High Court Rules NPPR IS Tax-Deductible

Discussion in 'Property investment and tenants' rights' started by T McGibney, Jan 16, 2017.

  1. Gordon Gekko

    Gordon Gekko Frequent Poster

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    Agreed.

    People should never believe that Revenue are there to help them. This is an organisation that's primary function is to maximise the State's tax-take by whatever means possible, all with an unhealthy and sinister anti-wealth leaning.
     
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  2. torblednam

    torblednam Frequent Poster

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    Really?! Do tell more...?
     
  3. Sophrosyne

    Sophrosyne Frequent Poster

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    ???

    People regularly make speculative claims.
     
  4. T McGibney

    T McGibney Frequent Poster

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    That doesn't contradict my point that many people shy away from doing so.
     
  5. T McGibney

    T McGibney Frequent Poster

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    Any basic comparison of how the Irish & UK tax systems treat business taxpayers really exposes the anti-business and anti-wealth ideology behind the Irish system.
     
  6. cremeegg

    cremeegg Frequent Poster

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    As a practical matter how would a taxpayer go about claiming nppr as an expense for 2013 at this stage. In the hope that eventually Revenue will accept it.
     
  7. DB74

    DB74 Frequent Poster

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    Just amend the figures on your Income Tax computation. Write to Revenue and say that you overstated the Rental Profit by €200 (or whatever) and wish to amend your return and ask them to issue an amended Notice of Assessment
     
  8. SeanieG

    SeanieG New Member

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    Hi,

    Forgive me if this had already been addressed in this thread, I have read right through it but can't seem to find an answer to my particular query. Just wondering if anyone can help me out with the following:

    1) If NPPR charges were paid late -i.e. in installments over the last four years 2013-2016 - are they deductible against rental income earned in the same years or can they only be deducted against rental income earned in the years they were due?

    2) are the penalties tax deductible or just the charges?

    Thanks in advance
     
  9. torblednam

    torblednam Frequent Poster

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    I'm going to answer your questions in reverse order because the answer to 2 makes the answer to 1 less important.

    Penalties are not tax deductible generally, as they're not a cost incurred as part of a business but because of someone's individual mistake.

    The NPPR itself (if ultimately confirmed to be deductible), will be deductible against each referable year.
     
  10. Bronte

    Bronte Frequent Poster

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    I find that response about the penalties not being deductible a big vague. Because you used the word 'generally'.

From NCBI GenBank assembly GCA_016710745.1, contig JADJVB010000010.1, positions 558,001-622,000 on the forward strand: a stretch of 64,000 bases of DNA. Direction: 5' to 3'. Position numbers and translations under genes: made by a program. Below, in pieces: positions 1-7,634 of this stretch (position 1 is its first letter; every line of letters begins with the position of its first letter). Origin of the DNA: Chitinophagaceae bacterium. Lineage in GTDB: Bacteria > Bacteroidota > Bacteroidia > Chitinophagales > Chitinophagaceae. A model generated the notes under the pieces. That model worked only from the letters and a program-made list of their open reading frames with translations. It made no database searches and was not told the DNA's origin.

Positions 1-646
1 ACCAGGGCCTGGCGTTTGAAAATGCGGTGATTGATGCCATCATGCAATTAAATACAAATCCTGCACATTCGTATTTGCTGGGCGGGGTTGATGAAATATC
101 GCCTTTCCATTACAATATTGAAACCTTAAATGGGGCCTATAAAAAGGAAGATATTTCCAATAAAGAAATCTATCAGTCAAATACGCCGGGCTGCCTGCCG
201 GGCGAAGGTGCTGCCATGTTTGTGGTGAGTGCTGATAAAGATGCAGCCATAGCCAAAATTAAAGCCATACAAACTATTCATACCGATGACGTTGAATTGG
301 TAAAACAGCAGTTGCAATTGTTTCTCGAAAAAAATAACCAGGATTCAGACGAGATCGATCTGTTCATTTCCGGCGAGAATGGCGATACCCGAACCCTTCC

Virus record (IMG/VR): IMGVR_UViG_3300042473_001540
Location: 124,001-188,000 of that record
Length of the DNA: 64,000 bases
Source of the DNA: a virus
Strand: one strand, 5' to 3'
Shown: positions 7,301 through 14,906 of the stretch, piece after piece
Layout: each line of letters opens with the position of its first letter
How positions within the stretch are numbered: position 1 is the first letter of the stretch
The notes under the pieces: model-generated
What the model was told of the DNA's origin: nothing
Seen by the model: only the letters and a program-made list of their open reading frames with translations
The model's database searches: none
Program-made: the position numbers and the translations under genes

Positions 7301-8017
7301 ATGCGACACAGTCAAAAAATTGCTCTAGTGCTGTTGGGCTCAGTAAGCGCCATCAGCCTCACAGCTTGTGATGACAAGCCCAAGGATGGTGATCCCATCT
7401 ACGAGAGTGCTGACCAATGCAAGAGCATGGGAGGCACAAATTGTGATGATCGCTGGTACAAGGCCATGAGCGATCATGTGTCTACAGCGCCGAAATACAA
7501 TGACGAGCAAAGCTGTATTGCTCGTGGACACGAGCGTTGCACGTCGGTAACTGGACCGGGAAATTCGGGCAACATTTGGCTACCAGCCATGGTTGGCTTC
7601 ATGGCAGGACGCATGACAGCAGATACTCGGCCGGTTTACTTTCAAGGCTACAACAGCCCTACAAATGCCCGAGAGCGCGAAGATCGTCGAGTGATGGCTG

Also right now legally the NPPR is deductible is it not? It is current law is it not?

    Finally can you claim back a deduction if it's more than four years. Are you suggesting that if the appeal is won, that landlords will be able to back date claims beyond four years?
     
  11. torblednam

    torblednam Frequent Poster

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    Well I used the word "generally" because deductibility is a question of law ("wholly and exclusively") and is subject to interpretation by the courts. A leading "recent" case is this one (I'm copying and pasting from a HMRC manual):

    Lord Hoffman, in the case of McKnight v Sheppard [1999] 71TC419, noted that the Court of Appeal in the von Glehn case was:

    ‘curiously inarticulate about why the fine was not money expended for the purposes of the trade.’

    He went on to note that, in his opinion, the reason related to the character of a fine or a penalty:

    ‘Its purpose is to punish the taxpayer and a court may easily conclude that the legislative policy would be diluted if the taxpayer were allowed to share the burden with the rest of the community by a deduction for the purposes of tax.’

    However, this does not apply to damages that are compensatory, rather than punitive, in character. For example, damages for defamation payable by a newspaper company, where such claims are ‘a regular and almost unavoidable incident of publishing it’.

    Where an employer pays fines that are the liability of an employee, so that the employee is taxable on the payment as employment income, the cost to the employer of paying the fines is allowable in computing his trading profits.
     
  12. torblednam

    torblednam Frequent Poster

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    It isn't specifically written into statute as being deductible, so the only person whose tax assessment is subject to the decision is the taxpayer in question. Revenue have their own interpretation and the courts have, thus far, held a different interpretation.

    Theoretically, even after an unfavourable Court of Appeal decision, Revenue could continue to hold their line and refuse to allow a deduction, and force every person who wants it to go to appeal in order to have their assessment determined by the appeal commissioners.